The Facebook thing started out for young people. As the mother of a young man in his 20s, I was cool with this. After all, I could flash back to the 60s when the last thing we wanted was for our parents to decipher us in any way. My dad used to sneer at Bob Dylan’s lyrics, “‘Burning like a candle in the sun,’ what the hell does that mean? Now, Shakespeare —” and at that point we’d tune out.

So a few years back, around 2004, kids started doing this thing called Face-book, and we pretty much left them to it. After all, when we were young and sitting with our backs to the walls in record stores with the new Stones’ album Between the Buttons blaring from huge speakers; did we want our moms coming in with brownies?

Until a few years back when friends in our general oldster category started sending out invitations to join Facebook, my own response was, more gently put but in essence, “Shut up!” The younger generation has its fads (beer pong, Frisbee golf), its fashions (tattoos and skinny jeans for boys, and for girls cleavage such as we haven’t seen since the British Restoration). These Millennials also spout, just as we did, incomprehensible jargon: “ThugLyfer,” “so whack” and such commentary as “Eddie Murphy hosting the Oscars shows that cryogenics works!” Sheesh! We used to think the ancient Bob Hope did a fine job.

My position on Facebook: It was invented for the young, leave it to the young.

Now statistics show that boomers are the biggest users of Facebook!

Well, after a lot of badgering from my sister in Los Angeles, who seems to believe that nonFacebookers are the modern equivalent of the hominids who climbed down from the wrong tree, I joined, and . . . it’s fun! Admittedly at first I was a little addicted which is always scary, but I learned to pace myself. I found my old high school friend, Jasmine North, who introduced me to my first husband. It was just a practice marriage – two and a half years – so it really didn’t count but, funnily, Jasmine didn’t even remember the matchmaking nor, for that matter, him! And, by the way, on his Facebook page, he mentions as one of his “likes” Sarah Palin, so I don’t suppose we’ll have much catching up to do.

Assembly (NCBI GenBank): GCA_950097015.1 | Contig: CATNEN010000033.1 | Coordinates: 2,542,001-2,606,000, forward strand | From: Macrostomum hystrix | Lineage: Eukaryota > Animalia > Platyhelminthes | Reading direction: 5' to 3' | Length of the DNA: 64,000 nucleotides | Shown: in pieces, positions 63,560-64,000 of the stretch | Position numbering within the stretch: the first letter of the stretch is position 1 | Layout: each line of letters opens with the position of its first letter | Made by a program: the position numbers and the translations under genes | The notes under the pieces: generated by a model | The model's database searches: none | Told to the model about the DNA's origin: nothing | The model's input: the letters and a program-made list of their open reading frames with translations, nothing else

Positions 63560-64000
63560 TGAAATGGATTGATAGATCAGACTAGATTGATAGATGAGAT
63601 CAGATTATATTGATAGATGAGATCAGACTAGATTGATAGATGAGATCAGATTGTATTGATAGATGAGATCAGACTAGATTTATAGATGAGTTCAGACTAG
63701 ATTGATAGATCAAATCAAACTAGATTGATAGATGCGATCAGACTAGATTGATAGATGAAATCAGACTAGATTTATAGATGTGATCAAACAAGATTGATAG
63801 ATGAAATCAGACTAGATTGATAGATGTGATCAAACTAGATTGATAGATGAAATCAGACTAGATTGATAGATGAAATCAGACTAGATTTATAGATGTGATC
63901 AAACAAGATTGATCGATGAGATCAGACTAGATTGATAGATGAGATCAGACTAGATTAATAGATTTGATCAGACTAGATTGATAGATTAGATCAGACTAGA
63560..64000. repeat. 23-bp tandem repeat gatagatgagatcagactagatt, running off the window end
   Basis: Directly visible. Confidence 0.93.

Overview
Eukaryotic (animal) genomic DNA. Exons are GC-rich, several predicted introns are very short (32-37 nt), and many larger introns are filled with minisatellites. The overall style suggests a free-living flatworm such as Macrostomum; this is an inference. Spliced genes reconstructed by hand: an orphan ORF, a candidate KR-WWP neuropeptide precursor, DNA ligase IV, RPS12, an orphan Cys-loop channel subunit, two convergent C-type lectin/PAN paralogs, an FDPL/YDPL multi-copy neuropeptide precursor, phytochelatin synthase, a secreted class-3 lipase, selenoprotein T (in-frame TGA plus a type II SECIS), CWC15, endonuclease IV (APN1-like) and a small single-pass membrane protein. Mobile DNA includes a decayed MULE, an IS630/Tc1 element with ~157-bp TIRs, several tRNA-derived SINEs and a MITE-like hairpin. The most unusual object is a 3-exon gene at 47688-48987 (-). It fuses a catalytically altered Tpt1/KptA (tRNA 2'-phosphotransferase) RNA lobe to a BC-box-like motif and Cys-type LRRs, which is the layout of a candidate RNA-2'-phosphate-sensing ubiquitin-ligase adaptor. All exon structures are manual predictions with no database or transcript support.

I guess my main point is this one: We boomers were dreamers and idealists but we didn’t like getting shot at Kent State, nor being shipped off to a war to which the grownups in our world seemed willing to sacrifice us. What we didn’t have is power, so we shed our leather fringe, tie-dyed shirts and beads and became yuppies. Well, look, gang, we’re still dreamers and idealists, and now we have the power, but we need to learn to get rid of the psychopaths that shoot up the corporate ladders like lizards on adobe walls. We’ve got Facebook as our salient, and we’re talking to each other, often in meaningful terms, so maybe some good can come of this not-so-new social media.

And we can take the younger generation with us! Just so long as they don’t mind us saying “groovy,” and singing “hunka-hunka burnin’ love” and “Strawberry Fields forever.”

Okay, enough said: We’ve got a lot of town business to cover:

Claudia Bowser of Oak Bluffs entertained her sister Frances Steele’s annual guests from the metropolitan D.C./Maryland area with a delightful luncheon. Claudia is known for her creative parties where everyone gets a “goodie bag,” great food and conversation. In attendance was Louise Reed, Joanne Johnson, Ada Holt, Valerie Lee, Mable McCarthy and Jeanette McConnechey. Guests from the Boston area included Mildria Clark Sharon Miller and Rene Scott, and Laura Horn.

The Electronics Disposal Day is from 9 a.m. to 2 p.m. on Saturday, Oct. 1, at Martha’s Vineyard Community Services, 111 Edgartown-Vineyard Haven Road across from the high school. Fees are between $1 and $30. Please check the Web site for more details: www.mvcommunityservices.com. The site will tell you what objects to bring.

Early notice that on Tuesday, Oct. 4 there will be walk-in registration for Adult and Community Education (ACE MV) 4:30 to 6 p.m. at Martha’s Vineyard Regional High School. Information and online registration at is available at acemv.org or you can e-mail lynn@acemv.org.

Poet Michael West will be leading a Poetry Writing Workshop at Featherstone Center for the Arts from this week through Dec. 14. Michael received his BA from Williams College and a master’s in creative writing, poetry from the writing seminars at Johns Hopkins University, studied at American University and taught at Northeastern University. On Island, he has taught poetry seminars at Featherstone and conducted dozens of poetry performance events at Outerland, Che’s Lounge, the Yard, and at the Vineyard Haven Public Library.

Over and out — gotta get back on to my Facebook page!